Two Great Words

DSN9164-2-MI came across a little piece of paper on which I had written two words.  I think both words are Japanese.  One is from a Peter Drucker book. (but I don’t remember which book). Luckily, I had the definitions of both words written down.  I have a couple of reminders about their meanings.  The words are great leadership words. 

The first word is ‘Kaizen’.  I have written with it ‘continuous improvement’.  Great leaders are committed to continuous improvement.  They put into practice ‘kaizen’. It doesn’t mean they are never satisfied.  They are committed to innovation and continuously looking for ways to improve themselves and their situations. 

The second word is from one of my Drucker books.  The word is ‘Kieretsu’.  The meaning I have written next to it is: ‘ownership from beginning to end’.  Great leaders own the process from beginning to end.  The word refers to companies that operate the entire process of their product manufacturing.  An example of the process would be like this:  the company would operate the mining of raw materials, then refine and process the materials.  Then the company would create and assemble the parts (from the raw materials).  Finally they would market and sell their product.  (They ‘own’ the entire process.)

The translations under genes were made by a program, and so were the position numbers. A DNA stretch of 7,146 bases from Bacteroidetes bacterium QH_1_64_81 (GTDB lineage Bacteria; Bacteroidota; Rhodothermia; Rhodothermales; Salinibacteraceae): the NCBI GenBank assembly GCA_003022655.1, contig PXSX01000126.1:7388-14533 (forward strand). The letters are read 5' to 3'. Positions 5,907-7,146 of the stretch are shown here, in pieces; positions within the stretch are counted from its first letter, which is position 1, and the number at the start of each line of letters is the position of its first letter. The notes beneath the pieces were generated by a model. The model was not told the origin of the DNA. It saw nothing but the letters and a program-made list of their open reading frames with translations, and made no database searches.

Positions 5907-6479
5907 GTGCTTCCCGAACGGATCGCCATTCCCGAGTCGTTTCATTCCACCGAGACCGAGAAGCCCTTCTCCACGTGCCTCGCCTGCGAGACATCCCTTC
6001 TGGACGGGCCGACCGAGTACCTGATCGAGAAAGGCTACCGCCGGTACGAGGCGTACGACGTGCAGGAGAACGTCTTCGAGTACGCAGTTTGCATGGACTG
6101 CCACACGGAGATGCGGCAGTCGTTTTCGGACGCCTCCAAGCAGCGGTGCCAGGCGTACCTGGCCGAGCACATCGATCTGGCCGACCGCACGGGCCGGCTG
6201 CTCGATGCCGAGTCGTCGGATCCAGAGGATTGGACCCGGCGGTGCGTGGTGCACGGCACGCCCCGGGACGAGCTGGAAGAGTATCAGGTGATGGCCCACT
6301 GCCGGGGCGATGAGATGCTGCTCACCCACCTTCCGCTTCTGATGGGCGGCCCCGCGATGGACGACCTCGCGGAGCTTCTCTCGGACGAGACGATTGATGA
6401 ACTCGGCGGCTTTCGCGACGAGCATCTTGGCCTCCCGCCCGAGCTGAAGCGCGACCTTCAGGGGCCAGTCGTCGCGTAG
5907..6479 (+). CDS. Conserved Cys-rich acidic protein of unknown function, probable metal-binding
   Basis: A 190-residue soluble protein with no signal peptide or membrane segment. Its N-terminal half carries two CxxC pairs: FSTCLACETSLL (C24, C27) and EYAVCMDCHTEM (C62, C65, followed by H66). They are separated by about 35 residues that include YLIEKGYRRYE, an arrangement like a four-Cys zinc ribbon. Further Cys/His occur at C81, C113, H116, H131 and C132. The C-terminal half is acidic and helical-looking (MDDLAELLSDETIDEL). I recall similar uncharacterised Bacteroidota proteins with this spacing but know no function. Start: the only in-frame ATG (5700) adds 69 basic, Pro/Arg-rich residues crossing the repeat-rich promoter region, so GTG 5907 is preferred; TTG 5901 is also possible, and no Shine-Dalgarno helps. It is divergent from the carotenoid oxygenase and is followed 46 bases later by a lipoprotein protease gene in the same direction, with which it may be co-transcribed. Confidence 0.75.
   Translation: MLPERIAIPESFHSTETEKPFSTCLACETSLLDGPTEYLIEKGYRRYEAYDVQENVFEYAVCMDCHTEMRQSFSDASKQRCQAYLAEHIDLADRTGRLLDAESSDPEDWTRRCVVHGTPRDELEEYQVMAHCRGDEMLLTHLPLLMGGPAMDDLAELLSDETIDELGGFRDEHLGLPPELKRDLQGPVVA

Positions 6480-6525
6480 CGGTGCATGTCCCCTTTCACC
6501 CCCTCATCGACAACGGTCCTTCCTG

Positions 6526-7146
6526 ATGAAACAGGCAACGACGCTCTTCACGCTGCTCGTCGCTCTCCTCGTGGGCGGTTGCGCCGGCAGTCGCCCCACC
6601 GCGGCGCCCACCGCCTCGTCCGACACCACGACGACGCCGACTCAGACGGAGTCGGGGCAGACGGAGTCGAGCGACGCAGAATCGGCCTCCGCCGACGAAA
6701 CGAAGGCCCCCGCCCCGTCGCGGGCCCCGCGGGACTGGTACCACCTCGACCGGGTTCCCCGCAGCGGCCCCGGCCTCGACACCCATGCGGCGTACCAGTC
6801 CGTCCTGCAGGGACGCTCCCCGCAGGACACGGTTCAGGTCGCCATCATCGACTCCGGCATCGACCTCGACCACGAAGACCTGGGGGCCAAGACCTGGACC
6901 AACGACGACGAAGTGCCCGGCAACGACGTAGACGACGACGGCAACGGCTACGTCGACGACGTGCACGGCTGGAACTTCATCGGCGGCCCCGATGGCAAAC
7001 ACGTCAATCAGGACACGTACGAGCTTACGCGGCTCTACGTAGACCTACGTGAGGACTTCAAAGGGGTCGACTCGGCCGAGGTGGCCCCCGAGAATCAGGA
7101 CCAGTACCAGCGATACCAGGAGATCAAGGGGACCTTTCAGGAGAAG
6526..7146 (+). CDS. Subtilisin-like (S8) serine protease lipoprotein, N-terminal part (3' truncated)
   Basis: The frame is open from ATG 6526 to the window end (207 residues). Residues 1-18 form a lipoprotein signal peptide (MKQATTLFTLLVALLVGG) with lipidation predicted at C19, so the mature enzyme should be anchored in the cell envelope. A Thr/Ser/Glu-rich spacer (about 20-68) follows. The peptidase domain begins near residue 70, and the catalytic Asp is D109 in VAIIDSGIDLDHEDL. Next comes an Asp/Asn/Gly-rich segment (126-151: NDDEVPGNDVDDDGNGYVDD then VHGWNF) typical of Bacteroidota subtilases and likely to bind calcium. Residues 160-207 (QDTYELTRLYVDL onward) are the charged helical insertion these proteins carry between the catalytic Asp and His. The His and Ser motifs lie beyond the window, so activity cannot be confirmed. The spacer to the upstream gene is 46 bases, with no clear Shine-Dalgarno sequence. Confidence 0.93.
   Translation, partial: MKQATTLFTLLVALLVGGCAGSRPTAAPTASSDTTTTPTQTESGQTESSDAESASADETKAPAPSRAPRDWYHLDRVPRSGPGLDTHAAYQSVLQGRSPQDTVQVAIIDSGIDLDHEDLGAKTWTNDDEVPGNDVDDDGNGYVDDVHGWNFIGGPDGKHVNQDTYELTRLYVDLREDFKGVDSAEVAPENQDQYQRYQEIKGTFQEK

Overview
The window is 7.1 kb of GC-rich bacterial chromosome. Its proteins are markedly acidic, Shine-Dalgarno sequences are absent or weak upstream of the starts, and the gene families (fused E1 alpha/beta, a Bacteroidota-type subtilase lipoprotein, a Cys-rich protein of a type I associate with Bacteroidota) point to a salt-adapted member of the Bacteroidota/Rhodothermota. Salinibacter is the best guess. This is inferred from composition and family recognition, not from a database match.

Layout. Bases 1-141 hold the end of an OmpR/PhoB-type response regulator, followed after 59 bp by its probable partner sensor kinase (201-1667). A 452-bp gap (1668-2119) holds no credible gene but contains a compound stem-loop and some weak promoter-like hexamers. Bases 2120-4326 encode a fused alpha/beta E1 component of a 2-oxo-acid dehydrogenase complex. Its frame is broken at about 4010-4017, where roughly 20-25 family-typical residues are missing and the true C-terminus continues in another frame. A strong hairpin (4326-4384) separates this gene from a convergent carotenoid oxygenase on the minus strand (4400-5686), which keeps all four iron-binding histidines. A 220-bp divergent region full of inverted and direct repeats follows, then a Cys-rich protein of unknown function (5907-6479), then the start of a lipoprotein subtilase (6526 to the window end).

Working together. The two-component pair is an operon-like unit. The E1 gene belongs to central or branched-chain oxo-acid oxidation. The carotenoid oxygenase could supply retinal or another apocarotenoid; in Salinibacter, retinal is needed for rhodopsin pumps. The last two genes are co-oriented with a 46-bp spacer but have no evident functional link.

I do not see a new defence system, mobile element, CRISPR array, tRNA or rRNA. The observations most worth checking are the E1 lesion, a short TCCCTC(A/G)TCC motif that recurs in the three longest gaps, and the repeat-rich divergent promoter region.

Great leaders own the process from beginning to end.  Their successes are the team’s.  The failures are learning experiences for the leader.  Great leaders own the process and take the ultimate responsibility.  They don’t pass the buck.  They aren’t quick to lay blame, or take credit.  Successes are shared.  Failures are absorbed. 

Great leaders are tremendous performers of ‘kaizen’ and ‘kieretsu’ maybe without ever knowing the words or their meanings.  Continuous improvement and ownership are important qualities for every leader to develop. 

Points to Ponder –

How committed am I to continuous growth and learning?

Do I have a plan to make sure I don’t get stagnant?

How is my commitment to lifelong learning seen and recognized by others? 

How do I demonstrate my commitment to the overall process, without removing anyone’s personal authority or minimizing their part of the process?

Copyright 2013 LeadersBridge

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